The small intestine contains billions of cells, which are packed
tightly together to keep bacteria, viruses, and other toxins out
of the body's tissues. New research findings may have identified
the protein that regulates this protective barrier, holding promise
for a better understanding of several diseases.
Researchers report that a protein called zonulin appears to be
responsible for maintaining the protective barrier in the small
intestine, and that high levels of this protein are associated with
disruptions in the barrier that allow foreign substances into the
body's tissues. When the researchers purified zonulin from human
tissue and tested it on intestinal tissue from monkeys, the protein
increased the tissue's permeability, allowing molecules of insulin
to pass through the cell barrier. Insulin is not normally absorbed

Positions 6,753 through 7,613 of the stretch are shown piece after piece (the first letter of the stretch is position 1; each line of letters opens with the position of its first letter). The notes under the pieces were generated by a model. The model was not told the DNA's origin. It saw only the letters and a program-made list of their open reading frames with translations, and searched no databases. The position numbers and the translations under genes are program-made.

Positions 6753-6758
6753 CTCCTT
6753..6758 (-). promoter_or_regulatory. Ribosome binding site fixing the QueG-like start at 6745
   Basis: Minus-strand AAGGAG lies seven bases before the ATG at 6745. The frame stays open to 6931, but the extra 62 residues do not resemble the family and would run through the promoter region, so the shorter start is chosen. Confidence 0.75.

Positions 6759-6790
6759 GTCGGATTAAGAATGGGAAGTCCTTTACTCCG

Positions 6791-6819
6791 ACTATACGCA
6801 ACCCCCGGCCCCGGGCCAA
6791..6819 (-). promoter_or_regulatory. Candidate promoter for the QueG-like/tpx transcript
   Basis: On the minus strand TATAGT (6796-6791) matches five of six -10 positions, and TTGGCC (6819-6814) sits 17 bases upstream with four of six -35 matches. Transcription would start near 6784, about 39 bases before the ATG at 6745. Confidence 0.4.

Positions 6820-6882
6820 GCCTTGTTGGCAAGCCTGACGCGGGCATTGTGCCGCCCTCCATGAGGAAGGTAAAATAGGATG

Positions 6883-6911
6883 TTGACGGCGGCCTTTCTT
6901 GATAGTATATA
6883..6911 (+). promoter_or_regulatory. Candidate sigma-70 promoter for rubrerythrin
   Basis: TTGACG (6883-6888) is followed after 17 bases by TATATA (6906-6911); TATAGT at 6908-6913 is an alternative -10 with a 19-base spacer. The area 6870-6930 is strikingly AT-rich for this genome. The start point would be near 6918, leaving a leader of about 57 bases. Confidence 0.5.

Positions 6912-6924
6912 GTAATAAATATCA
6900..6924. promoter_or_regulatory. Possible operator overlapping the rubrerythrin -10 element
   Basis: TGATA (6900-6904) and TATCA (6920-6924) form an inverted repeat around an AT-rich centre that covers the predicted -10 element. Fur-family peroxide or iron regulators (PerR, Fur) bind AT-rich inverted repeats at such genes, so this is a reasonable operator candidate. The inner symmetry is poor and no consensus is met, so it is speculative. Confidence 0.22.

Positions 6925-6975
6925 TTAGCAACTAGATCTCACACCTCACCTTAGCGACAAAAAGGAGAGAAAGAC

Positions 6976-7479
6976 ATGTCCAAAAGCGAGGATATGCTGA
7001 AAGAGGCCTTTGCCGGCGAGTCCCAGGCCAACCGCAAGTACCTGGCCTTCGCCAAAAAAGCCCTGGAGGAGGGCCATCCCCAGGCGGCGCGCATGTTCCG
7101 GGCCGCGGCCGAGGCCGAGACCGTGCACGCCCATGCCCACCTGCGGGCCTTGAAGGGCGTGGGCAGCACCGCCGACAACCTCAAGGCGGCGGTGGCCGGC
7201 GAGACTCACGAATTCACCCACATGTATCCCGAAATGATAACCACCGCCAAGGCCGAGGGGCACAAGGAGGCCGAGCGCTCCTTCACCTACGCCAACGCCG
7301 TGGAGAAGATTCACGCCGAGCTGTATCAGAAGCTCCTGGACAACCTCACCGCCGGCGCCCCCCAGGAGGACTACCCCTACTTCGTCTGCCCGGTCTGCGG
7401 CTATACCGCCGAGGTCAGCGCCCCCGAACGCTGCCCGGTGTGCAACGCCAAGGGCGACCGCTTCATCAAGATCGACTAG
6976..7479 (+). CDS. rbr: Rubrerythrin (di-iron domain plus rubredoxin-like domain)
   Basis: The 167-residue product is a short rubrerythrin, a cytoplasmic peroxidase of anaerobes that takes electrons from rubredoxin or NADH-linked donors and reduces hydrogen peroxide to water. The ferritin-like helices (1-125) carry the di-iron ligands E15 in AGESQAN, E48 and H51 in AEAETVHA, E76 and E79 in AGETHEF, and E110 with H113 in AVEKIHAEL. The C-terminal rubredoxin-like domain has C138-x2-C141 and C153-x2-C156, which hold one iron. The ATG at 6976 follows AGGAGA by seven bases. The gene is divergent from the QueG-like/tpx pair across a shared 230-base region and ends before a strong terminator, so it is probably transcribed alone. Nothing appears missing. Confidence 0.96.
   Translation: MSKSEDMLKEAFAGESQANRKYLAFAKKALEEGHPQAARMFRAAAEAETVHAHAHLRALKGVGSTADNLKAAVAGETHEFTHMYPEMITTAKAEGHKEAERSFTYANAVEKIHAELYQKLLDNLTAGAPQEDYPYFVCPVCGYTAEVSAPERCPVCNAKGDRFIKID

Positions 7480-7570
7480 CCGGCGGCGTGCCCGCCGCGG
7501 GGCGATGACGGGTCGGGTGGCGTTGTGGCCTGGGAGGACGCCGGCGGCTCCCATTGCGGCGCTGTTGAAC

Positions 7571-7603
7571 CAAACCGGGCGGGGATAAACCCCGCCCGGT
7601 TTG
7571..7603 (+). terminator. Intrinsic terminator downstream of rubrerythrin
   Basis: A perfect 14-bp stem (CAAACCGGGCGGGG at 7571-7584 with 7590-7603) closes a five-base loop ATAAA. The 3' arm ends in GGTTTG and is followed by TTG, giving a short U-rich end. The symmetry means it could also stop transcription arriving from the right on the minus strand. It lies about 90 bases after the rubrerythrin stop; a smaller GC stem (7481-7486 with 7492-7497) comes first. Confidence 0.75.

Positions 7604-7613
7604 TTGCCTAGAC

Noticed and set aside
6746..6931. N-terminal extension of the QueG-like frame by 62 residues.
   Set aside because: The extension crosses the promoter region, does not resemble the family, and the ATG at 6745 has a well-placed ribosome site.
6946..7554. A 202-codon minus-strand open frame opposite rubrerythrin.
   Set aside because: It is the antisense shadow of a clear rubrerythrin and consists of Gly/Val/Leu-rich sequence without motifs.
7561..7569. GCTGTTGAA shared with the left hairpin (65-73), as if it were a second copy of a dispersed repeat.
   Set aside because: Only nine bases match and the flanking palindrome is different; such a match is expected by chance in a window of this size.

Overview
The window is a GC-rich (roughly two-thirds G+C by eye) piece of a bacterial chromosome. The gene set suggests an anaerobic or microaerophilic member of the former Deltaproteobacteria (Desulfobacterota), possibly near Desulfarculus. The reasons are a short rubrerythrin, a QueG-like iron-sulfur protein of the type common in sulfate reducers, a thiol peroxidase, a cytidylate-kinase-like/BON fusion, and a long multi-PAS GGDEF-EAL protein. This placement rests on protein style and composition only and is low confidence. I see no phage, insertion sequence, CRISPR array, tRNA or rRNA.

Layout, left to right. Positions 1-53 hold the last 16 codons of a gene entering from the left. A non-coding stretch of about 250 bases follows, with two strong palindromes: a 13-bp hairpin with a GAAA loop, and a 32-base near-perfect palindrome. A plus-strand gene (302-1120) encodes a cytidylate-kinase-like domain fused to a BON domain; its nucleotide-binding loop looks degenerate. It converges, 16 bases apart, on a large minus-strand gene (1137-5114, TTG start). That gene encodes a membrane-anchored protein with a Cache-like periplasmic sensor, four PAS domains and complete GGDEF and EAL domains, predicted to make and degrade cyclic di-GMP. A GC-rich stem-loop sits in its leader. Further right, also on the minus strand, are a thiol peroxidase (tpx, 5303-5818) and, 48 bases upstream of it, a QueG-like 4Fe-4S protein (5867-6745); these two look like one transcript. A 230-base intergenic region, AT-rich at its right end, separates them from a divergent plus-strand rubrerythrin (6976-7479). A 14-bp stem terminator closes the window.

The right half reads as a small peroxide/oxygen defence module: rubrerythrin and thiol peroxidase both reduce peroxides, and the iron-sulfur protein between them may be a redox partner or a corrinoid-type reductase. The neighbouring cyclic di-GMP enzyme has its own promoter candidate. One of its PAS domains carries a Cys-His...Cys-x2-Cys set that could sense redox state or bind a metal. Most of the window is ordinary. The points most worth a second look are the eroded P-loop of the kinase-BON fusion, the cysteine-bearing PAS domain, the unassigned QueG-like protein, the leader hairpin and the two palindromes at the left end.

when taken by mouth.
Then the investigators turned their attention to celiac disease,
a genetic disorder in which people are unable to eat foods that
contain gluten, a protein found in wheat and other grains. If they
do, the gluten causes a variety of gastrointestinal problems. Celiac
disease is an autoimmune disorder, meaning that the immune system
overreacts to a foreign substance, and begins to attack normal cells.
In celiac disease, the trigger is the protein gluten. If patients
avoid gluten-containing foods, they have no symptoms.
The researchers looked at intestinal tissue from seven patients
with celiac disease and six healthy people. Patients with the disease
had higher levels of zonulin and zonulin antibodies. When the celiac
disease patients followed a gluten-free diet, their antibody levels
returned to normal. The researchers believe that zonulin makes the
space between cells larger, allowing gluten and other substances
to pass through. Once these allergens get into the immune system,
they are attacked by the antibodies which can lead to all sorts
The Lancet 2000 355:1518-1519